Set stripped back to reveal so much more in the script
A STRIPPED back set with minimal costume changes will switch focus to the important messages conveyed in When Dad Married Fury.
That's the intention of director Joumana Jeffers for the stage play written by Australian playwright David Williamson when it opens at Pelican Playhouse next Friday, April 1 .
"To take away adornments and have a relatively bare stage means people will listen to the words and watch the show," she said.
"Theatre is an entirely different experience to film and we're never going to compare when trying to replicate foyers and hotel rooms, so let's not. Let's strip it right back and let's listen to what David Williamson has to say."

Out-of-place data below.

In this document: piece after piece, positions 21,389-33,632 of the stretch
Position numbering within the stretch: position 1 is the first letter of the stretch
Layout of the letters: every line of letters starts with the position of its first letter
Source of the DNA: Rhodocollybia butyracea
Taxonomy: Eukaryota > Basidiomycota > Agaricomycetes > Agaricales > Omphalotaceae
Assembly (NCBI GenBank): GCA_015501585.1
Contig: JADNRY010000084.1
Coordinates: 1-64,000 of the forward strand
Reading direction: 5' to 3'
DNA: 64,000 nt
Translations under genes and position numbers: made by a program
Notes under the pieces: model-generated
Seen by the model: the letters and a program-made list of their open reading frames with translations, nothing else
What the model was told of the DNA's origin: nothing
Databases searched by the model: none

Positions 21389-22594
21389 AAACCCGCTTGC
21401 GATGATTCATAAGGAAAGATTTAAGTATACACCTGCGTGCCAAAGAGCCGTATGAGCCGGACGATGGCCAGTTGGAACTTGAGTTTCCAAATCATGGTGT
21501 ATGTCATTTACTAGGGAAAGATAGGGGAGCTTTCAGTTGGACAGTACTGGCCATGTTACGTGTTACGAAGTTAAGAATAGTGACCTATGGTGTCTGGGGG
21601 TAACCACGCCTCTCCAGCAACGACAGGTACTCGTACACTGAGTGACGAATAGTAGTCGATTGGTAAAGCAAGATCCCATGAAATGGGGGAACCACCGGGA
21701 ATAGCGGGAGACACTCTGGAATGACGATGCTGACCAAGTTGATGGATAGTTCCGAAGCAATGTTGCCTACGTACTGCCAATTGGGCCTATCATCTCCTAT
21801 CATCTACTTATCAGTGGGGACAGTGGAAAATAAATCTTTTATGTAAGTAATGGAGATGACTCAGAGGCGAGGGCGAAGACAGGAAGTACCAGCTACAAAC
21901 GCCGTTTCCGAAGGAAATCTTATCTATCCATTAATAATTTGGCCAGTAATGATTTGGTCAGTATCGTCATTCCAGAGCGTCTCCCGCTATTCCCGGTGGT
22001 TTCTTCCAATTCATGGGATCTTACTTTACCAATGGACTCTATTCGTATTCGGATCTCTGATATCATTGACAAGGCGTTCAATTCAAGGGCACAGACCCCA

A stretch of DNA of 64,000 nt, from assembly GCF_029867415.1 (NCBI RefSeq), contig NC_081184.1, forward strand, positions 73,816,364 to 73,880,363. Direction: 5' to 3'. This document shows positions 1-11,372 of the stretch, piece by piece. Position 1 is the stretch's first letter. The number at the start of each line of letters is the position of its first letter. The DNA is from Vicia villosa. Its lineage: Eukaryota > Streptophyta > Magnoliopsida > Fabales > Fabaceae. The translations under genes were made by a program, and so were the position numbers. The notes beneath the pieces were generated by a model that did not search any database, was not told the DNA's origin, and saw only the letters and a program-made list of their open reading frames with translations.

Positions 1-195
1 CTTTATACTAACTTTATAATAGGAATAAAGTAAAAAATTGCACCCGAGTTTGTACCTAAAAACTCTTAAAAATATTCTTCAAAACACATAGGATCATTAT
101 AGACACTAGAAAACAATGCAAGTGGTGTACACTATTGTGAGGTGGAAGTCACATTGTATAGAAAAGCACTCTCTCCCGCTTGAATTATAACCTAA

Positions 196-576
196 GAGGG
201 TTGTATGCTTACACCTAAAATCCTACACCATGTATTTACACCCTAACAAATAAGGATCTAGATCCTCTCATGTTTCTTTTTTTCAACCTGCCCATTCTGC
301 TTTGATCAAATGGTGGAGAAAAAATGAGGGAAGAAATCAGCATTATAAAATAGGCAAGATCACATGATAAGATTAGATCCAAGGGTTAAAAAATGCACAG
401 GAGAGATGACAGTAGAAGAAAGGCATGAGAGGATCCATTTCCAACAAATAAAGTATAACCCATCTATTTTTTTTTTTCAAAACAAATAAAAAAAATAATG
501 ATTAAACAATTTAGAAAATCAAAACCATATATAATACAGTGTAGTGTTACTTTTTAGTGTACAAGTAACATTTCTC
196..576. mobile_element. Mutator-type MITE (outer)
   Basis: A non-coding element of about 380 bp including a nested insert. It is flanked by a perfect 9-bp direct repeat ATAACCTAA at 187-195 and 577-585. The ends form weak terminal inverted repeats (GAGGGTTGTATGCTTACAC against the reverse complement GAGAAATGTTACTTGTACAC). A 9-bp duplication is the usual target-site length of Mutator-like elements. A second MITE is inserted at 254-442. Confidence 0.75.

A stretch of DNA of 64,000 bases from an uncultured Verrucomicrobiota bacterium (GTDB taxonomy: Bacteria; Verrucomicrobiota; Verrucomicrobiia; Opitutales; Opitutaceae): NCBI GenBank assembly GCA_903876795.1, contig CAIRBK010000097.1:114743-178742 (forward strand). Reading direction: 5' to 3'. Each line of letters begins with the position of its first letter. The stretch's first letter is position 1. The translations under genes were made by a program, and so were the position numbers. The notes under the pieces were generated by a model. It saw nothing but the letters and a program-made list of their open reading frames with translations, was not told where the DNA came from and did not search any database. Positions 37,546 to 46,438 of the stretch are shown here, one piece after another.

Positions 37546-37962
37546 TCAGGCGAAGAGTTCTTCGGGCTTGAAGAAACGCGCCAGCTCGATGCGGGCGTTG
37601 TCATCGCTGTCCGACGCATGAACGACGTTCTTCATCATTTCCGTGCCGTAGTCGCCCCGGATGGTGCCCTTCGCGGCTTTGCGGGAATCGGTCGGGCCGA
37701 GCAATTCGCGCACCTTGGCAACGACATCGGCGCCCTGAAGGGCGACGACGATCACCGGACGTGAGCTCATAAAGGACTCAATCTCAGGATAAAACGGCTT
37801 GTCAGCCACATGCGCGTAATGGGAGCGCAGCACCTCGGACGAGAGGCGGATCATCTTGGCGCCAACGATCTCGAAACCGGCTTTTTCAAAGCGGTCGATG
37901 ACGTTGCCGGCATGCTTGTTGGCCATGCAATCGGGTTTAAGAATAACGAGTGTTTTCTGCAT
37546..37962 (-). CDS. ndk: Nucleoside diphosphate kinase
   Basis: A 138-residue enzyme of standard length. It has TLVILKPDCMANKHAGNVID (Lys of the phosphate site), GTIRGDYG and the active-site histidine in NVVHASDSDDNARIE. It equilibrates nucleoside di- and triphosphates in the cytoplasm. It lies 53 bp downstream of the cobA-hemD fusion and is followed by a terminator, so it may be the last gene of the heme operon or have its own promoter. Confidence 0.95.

When Dad Married Fury is set post-global financial crisis. The play opens with brothers Ian and Ben struggling to come to terms with their wealthy father's recent marriage to an American beauty queen.
"The play is so pertinent, so contemporary," Jeffers said. "Every single one of us was affected in some way by the global financial crisis and can all understand it from a certain angle.
"But I think it talks about much deeper things like family dynamics, relationships and the greed of the whole of society - that it's perfectly alright for two men to assume they have the right to their dad's money.
"Put aside how he got his money - we might disapprove of that too - but this notion that we deserve 'because'."
On stage, she was a smash as the Arabic-speaking narrator in the cutting edge production of The Other Side which drew its curtains to sold out audiences at the Pelican last weekend.
With seats still warm and Jeffers' expertise at the helm, When Dad Married Fury is bound to keep the party pumping at the playhouse.